Two out of three people say the stress level at work is high, according to a Right Management survey.
According to the survey, 64 percent of workers rate stress as high, while 24 percent say it is medium. A mere 11 percent rated their workplace stress as low.
“When asked, employees will usually say their job or workplace is stressful,” said timothy Mooney, Talent Management practice Leader for Right Management, which provides talent, career and outplacement services to Fortune 500 companies. “After all, we’re talking about work, not play, so we shouldn’t be surprised if there’s high energy or intensity on the job. In fact, one has to wonder about the 11 percent of workplaces that seem to have low stress.”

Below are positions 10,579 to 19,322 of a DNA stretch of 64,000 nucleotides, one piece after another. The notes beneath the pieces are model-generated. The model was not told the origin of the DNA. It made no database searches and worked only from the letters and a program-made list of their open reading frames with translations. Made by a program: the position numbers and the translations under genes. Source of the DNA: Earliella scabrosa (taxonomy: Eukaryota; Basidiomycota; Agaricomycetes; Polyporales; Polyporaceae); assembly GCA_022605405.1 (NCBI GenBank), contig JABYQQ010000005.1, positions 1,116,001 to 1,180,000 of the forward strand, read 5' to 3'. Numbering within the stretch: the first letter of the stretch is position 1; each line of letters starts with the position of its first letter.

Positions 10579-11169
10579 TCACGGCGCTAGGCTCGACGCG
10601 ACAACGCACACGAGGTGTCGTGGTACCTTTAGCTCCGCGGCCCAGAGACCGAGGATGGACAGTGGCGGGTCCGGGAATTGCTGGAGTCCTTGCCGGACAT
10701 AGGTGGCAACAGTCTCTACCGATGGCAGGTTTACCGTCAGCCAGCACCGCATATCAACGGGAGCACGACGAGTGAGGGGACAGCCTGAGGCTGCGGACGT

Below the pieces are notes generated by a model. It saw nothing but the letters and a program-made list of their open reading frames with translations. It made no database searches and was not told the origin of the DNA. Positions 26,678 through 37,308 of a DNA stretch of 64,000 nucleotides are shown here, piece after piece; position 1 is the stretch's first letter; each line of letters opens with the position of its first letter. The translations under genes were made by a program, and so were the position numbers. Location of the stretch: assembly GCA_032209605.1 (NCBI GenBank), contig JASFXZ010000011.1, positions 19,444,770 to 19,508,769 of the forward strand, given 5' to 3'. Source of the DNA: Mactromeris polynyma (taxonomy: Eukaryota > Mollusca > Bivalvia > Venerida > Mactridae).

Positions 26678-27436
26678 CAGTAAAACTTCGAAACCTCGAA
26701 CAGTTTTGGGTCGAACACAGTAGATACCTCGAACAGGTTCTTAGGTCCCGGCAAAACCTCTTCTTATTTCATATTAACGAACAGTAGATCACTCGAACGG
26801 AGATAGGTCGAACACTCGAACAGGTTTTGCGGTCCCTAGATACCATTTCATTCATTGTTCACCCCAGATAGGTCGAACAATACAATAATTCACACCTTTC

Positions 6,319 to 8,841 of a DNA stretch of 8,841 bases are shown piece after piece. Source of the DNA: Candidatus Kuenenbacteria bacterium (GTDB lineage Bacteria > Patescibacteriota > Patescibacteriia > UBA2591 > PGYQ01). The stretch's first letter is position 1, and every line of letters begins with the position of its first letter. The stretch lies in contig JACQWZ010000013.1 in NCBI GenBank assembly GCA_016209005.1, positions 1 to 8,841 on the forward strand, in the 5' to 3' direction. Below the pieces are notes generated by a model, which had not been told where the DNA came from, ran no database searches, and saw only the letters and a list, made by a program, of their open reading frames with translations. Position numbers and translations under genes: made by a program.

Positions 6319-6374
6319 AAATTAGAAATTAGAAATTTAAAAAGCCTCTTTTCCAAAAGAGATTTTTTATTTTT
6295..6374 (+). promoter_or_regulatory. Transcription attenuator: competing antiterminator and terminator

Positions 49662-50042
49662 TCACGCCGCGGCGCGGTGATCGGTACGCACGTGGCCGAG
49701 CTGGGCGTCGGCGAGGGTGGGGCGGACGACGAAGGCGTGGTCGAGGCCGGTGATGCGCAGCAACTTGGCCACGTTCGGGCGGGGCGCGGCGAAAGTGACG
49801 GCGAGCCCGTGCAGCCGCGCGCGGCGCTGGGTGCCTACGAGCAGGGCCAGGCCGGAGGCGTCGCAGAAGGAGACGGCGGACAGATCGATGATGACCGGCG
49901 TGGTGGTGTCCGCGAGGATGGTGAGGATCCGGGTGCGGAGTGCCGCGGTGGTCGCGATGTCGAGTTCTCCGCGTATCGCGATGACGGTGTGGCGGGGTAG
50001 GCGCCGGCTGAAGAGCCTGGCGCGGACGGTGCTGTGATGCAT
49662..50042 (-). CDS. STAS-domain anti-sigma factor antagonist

Nonetheless, the percentages suggest that workplace stress is at an unusually high level.
“It would be foolhardy for management to dismiss employees’ complaints because of a perception of stress impairs engagement, and that is a core issue that impacts productivity and the bottol line.”
Mooney believes the high levels of stress come from a volatile employment market that has included cutbacks, lean staffing and a weak job market.
Managers should hold work review meetings to clarify priorities and deadlines; be open with sharing performance information and clarify each individual employees’ role in making the organization successful. Employers should also offer flexible working practices to help employees juggle work and life pressures.